Even digital-native organisations like Google and Facebook have fallen foul of phishing campaigns, losing $100 million in the process. This underscores the fact that, no matter the size of a company or how excellent its cyber security posture is, just one click on a malicious email can lead, ultimately, to a breach. This, in turn, can result in embarrassment and unwanted costs. Therefore, cyber security awareness training is crucial for companies of all sizes.
However, this training, in itself, does not provide an effective measurement of how well employees understand and take in the information presented to them. Employees may treat training as a tick-box exercise, rattling through it as quickly as possible so that they can get back to work. Plus, employees may forget what they have learnt if training is infrequent.
Ultimately, the aim is employee security awareness, behaviour modification and improved security culture. This is sometimes known as the ‘ABC’ of security improvement. It is best achieved through formal training, informal awareness sessions, updates, guidance and assurance exercises, such as employee phishing tests.
What is an employee phishing test?
An employee phishing test is an independent assessment that checks whether your employees are vulnerable to phishing emails. The tests improve awareness and educate staff on what to look out for and do when they receive a phishing email.
Tests take the form of a simulation, sometimes prepared and managed in-house but often by external penetration testing specialists, during which ‘fake’ phishing emails are sent to employees to see if they recognise them as being potentially fraudulent or not.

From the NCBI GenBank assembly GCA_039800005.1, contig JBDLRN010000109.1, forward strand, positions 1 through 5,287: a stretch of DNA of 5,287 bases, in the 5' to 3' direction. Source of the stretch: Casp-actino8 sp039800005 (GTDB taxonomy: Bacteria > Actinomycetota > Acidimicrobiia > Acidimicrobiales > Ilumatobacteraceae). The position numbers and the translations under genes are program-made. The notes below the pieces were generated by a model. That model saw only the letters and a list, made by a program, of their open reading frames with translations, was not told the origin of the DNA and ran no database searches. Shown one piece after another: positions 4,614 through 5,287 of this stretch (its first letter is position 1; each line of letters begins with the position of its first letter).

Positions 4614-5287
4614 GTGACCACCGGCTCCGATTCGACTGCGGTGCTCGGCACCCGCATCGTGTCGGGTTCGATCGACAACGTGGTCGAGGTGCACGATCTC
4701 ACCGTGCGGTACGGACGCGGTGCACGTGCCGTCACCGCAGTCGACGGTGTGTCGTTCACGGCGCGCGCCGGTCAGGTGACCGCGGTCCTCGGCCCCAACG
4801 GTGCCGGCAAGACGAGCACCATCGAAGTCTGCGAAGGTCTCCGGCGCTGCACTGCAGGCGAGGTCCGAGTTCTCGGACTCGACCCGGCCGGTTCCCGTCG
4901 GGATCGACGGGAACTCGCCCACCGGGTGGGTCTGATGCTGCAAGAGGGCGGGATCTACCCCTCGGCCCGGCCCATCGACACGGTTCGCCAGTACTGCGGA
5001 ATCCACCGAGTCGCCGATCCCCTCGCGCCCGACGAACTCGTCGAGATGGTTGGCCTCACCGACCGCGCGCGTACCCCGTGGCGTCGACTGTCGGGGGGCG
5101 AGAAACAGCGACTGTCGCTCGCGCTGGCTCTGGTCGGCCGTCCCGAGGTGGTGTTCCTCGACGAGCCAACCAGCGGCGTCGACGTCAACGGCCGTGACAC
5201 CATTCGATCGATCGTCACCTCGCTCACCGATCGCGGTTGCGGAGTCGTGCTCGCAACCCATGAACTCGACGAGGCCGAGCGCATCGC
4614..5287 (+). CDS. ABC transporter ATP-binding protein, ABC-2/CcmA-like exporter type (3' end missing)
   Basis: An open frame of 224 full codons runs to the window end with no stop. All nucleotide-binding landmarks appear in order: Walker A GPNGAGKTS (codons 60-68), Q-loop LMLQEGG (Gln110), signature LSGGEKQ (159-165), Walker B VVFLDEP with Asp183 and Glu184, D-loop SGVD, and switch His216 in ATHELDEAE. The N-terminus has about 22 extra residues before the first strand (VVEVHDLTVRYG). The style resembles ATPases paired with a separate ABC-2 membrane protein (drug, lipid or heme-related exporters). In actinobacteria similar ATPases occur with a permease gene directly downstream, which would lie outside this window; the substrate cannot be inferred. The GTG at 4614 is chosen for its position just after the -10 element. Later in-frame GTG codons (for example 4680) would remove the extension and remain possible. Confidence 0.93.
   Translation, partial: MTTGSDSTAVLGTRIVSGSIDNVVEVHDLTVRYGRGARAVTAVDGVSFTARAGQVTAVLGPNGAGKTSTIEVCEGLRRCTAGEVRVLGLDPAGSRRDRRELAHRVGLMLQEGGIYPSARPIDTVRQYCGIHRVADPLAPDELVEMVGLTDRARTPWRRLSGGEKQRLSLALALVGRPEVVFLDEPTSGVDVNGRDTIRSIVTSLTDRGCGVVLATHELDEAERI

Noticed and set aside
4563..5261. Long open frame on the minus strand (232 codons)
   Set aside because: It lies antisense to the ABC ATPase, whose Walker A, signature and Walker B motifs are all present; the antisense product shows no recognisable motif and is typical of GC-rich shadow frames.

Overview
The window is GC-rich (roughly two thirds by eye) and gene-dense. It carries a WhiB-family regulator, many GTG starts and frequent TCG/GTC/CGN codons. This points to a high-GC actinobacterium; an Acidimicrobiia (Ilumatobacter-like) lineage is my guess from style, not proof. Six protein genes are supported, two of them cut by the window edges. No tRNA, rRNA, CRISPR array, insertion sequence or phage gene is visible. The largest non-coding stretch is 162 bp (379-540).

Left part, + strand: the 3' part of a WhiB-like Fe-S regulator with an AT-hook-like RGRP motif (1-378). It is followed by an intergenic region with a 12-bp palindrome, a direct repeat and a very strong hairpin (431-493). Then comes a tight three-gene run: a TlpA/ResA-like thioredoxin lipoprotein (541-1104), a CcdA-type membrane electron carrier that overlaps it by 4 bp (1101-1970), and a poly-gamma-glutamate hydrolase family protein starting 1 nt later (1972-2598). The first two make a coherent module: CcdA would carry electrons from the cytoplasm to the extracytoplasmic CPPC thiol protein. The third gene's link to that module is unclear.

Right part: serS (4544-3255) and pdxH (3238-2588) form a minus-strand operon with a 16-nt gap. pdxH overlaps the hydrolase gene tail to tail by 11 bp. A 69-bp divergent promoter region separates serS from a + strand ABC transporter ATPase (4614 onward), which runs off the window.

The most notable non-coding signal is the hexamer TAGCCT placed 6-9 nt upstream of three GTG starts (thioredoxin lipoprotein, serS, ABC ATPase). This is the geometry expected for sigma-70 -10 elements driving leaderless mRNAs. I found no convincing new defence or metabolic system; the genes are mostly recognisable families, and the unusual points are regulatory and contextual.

The campaign typically starts with the creation of a phishing email and a fraudulent landing page. This can include a form for collecting data from the employee, much like real credential harvesting sites.
The email and landing pages are usually designed to look like internal tools, or tools from a reputable supplier such as Microsoft or Dropbox. But there will be small giveaways that indicate the page is, in fact, a phishing scam. Depending on how obvious the client wants the phishing email to be, these differences might, for example, include poor formatting, spelling errors, not using an SSL certificate on the landing page, or using a random web address for the page.
Only the people who organised the test will know that the email is fraudulent. Sometimes, this includes the IT team but, in some instances, you may wish to check your IT team’s cyber security awareness too. For example, you may want to know whether your service desk team recognises the likelihood of a potential security incident if they receive reports of phishing emails from multiple users.
The penetration tester will monitor how your employees respond to the email once sent: whether they click the link, enter their details, or – as the best outcome would be – flag it as fraudulent to IT personnel.